The color layer and ambient occlusion layer are in two seperate scenes, for no particular reason other than it was just the way i chose to go about it.
For my ambient occlusion pass, I used the LightWave Occlusion II shader, using a range setting of 2ms for this image.
[Image013.jpg / Ambient occlusion shader settings]
Here we have the composite of my image in Fusion 6.4. I organized all my parts of the comp with the underlay tiles.
The Master Color section, is where i add the master color render pass and a color corrector to a small part of a bottle that was getting too bright.
Ambient Occlusion was then added and set to Multiply over the image at a level of 0.5.
The bowl on the right had a very crisp reflection on the worktop, so i decided to blur the reflection in post using a mask with a soft edge added to a blur node.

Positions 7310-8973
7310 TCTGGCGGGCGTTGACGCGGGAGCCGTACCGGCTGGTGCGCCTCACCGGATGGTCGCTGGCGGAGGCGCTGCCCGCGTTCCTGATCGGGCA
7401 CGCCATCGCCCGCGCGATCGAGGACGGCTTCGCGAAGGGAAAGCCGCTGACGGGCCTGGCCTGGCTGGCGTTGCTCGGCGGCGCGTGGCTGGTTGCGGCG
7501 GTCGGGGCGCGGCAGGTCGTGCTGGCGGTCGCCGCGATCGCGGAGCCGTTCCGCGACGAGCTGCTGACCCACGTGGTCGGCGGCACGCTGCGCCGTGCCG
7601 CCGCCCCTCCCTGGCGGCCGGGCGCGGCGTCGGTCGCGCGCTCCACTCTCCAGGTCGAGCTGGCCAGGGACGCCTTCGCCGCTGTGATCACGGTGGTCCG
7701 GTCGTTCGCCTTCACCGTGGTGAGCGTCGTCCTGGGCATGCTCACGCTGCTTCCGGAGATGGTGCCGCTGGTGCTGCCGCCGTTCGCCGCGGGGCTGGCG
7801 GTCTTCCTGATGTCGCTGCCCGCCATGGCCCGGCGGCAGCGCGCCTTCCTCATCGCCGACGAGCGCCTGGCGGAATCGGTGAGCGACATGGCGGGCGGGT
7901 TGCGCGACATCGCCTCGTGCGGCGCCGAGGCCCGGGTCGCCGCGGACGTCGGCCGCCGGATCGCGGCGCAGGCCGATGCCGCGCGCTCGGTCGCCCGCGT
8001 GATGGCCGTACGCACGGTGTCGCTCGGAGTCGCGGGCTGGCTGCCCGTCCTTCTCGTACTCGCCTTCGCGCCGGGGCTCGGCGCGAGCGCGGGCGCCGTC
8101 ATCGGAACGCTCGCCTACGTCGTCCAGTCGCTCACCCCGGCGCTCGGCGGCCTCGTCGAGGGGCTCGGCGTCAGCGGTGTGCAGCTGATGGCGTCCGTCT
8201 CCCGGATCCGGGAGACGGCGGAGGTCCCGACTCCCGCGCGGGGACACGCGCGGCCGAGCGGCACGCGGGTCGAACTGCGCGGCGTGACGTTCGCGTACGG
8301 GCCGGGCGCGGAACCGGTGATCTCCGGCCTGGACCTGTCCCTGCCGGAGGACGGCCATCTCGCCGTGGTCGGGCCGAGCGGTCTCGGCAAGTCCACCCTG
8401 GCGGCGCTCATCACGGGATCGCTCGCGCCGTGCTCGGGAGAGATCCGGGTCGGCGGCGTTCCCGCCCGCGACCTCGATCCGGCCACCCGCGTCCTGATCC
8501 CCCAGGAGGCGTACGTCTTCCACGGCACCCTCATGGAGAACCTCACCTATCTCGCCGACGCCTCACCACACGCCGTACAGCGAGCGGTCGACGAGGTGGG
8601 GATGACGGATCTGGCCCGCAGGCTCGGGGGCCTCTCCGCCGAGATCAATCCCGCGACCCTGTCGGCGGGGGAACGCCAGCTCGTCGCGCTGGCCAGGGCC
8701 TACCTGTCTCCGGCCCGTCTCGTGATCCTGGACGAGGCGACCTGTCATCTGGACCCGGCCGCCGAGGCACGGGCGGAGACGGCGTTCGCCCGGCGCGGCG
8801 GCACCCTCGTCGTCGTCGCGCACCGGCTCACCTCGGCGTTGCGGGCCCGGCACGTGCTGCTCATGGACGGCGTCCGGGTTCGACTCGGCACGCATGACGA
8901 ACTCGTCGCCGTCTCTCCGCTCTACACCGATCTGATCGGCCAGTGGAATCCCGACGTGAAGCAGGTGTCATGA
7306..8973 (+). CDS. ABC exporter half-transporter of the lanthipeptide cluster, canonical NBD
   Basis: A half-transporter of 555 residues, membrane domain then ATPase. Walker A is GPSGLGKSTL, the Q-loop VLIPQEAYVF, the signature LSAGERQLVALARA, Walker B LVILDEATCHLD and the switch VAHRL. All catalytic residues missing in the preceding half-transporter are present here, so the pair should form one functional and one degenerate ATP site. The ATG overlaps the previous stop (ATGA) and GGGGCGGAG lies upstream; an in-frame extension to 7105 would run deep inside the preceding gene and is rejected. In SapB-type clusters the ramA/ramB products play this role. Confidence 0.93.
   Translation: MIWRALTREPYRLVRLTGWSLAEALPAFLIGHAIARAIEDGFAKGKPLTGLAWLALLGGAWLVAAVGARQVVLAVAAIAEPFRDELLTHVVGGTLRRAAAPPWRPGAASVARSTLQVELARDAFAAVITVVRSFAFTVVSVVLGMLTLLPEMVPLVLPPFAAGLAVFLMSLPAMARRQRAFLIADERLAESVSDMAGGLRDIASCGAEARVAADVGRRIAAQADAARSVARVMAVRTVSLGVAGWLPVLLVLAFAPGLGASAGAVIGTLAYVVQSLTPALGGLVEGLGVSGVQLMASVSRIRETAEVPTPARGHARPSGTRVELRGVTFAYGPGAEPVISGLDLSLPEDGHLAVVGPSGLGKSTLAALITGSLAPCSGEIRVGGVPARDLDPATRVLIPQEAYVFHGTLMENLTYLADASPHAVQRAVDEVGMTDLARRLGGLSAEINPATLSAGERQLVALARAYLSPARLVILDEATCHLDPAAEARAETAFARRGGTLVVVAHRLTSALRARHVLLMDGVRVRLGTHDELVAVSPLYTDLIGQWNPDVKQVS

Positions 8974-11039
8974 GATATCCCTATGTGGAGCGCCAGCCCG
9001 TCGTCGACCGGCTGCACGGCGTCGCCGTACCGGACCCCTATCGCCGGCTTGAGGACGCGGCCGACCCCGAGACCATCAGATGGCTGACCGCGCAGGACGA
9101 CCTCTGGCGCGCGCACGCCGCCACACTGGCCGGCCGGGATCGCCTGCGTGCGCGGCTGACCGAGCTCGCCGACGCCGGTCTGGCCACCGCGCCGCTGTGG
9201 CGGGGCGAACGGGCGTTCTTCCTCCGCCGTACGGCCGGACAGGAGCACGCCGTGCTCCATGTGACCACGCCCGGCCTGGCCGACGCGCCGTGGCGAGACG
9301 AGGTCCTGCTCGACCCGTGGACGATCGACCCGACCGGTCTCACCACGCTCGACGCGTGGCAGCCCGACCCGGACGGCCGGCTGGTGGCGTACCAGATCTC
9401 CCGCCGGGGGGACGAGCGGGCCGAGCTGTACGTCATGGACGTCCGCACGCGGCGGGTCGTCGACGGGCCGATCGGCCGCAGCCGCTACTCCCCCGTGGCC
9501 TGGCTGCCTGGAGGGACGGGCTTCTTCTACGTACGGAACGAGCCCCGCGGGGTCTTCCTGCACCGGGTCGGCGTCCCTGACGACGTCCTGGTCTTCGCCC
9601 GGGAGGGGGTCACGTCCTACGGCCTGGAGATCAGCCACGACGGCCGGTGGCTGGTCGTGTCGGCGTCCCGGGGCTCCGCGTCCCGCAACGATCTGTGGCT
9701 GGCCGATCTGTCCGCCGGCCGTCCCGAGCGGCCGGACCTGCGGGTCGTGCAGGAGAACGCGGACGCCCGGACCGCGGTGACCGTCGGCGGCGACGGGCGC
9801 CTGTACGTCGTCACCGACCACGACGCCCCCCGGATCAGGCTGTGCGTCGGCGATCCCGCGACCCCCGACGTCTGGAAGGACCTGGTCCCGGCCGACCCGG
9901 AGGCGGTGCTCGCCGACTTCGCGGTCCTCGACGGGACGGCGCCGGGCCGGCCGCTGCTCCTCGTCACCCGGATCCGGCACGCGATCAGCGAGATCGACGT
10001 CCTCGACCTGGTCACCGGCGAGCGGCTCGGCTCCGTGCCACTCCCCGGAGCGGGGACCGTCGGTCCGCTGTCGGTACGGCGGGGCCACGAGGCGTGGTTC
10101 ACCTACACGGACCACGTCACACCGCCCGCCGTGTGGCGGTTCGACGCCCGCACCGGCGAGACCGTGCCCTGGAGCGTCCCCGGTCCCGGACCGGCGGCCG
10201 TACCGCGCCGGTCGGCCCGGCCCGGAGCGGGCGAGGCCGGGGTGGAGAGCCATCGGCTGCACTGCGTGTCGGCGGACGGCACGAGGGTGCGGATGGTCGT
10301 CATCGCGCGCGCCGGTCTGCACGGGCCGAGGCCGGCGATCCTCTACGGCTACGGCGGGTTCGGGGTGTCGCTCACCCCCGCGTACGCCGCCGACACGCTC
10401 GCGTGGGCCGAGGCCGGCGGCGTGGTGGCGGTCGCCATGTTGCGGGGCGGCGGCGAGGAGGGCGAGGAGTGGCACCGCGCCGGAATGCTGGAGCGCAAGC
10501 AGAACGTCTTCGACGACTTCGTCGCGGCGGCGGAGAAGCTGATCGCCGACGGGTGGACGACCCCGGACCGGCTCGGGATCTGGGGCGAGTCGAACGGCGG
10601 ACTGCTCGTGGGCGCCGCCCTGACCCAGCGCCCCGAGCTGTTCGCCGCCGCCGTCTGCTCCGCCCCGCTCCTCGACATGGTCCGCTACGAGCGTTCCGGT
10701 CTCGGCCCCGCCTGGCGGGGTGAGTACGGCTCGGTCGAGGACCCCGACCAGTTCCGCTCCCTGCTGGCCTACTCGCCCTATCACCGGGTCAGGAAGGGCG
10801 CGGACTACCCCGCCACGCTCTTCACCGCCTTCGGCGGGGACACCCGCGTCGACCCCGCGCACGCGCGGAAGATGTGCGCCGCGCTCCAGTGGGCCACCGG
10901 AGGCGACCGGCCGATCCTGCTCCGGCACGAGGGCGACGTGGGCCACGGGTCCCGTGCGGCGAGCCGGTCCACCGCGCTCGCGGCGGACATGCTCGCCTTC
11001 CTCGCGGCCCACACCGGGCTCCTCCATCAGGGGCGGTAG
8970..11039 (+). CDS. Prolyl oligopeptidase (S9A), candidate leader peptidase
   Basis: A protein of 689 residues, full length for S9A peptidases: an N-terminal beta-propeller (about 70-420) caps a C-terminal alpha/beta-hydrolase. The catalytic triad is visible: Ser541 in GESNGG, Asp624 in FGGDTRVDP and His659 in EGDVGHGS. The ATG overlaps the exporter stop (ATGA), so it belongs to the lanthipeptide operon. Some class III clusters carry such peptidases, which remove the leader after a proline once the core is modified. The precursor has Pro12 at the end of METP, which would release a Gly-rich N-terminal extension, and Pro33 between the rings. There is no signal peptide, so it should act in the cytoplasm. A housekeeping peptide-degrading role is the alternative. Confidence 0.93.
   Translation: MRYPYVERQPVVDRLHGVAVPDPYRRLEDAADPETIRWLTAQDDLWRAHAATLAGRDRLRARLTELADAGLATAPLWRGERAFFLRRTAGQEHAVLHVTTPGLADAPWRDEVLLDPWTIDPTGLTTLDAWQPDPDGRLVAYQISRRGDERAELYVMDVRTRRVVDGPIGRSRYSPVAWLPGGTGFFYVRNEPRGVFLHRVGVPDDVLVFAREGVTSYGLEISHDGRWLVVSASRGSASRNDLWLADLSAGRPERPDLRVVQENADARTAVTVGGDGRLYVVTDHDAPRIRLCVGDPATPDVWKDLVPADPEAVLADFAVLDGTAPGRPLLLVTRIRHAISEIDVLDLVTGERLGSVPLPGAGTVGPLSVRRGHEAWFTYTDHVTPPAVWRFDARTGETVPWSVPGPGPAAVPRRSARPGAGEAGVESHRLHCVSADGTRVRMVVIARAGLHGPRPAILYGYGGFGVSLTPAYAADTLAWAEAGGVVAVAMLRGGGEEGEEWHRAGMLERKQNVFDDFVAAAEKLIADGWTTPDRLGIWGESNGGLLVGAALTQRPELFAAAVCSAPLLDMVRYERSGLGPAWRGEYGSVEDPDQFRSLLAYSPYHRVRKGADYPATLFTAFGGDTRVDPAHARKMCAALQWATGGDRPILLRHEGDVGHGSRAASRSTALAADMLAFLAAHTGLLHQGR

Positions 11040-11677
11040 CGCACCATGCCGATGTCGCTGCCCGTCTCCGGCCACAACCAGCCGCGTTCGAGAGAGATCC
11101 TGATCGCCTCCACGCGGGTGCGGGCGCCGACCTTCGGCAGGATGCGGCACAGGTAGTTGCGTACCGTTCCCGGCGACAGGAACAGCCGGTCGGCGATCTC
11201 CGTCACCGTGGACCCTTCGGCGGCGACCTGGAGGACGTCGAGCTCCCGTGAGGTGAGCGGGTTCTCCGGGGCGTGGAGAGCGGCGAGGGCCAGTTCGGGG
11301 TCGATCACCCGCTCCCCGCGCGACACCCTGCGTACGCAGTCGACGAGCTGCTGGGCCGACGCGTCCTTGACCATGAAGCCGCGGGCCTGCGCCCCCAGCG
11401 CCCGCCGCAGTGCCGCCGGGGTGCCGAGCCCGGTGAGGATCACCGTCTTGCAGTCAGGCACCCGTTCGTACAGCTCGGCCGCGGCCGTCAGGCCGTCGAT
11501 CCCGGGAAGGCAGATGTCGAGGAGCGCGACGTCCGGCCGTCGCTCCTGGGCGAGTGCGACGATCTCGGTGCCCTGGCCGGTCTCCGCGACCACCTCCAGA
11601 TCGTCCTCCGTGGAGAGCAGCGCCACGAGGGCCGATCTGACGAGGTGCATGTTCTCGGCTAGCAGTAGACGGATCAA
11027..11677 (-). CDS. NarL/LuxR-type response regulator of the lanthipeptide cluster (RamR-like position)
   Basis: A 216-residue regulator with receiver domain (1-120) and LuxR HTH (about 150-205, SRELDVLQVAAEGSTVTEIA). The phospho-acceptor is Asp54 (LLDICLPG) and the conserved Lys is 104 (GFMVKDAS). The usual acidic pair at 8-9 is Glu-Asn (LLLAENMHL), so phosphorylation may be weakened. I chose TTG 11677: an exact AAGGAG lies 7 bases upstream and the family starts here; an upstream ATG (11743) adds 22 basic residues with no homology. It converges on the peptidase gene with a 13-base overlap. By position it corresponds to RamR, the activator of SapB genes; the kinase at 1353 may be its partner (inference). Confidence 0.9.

Next, i added an Overlay layer with a 0.3 level of opacity and blurred it a bit, just to enrich the color a bit more. The color of the copper utensils still didn’t look right to me, so I adjusted it using an alpha mask and a color corrector to tweak it.
I did a fake depth blur effect in post using a mask and blur node—a lot of care went into creating the mask—I kept experimenting to get just the right look.
To achieve a film-type look, I added a combination of glow effects. The first was the Soft Glow node that focuses more around actual highlights to create a glow effect where a surface has a specular highlight, or gets affected brightly by the light rig. The second glow effect was a FuseGlow node added, which created a softer overall glow effect that lightly softened the overall image.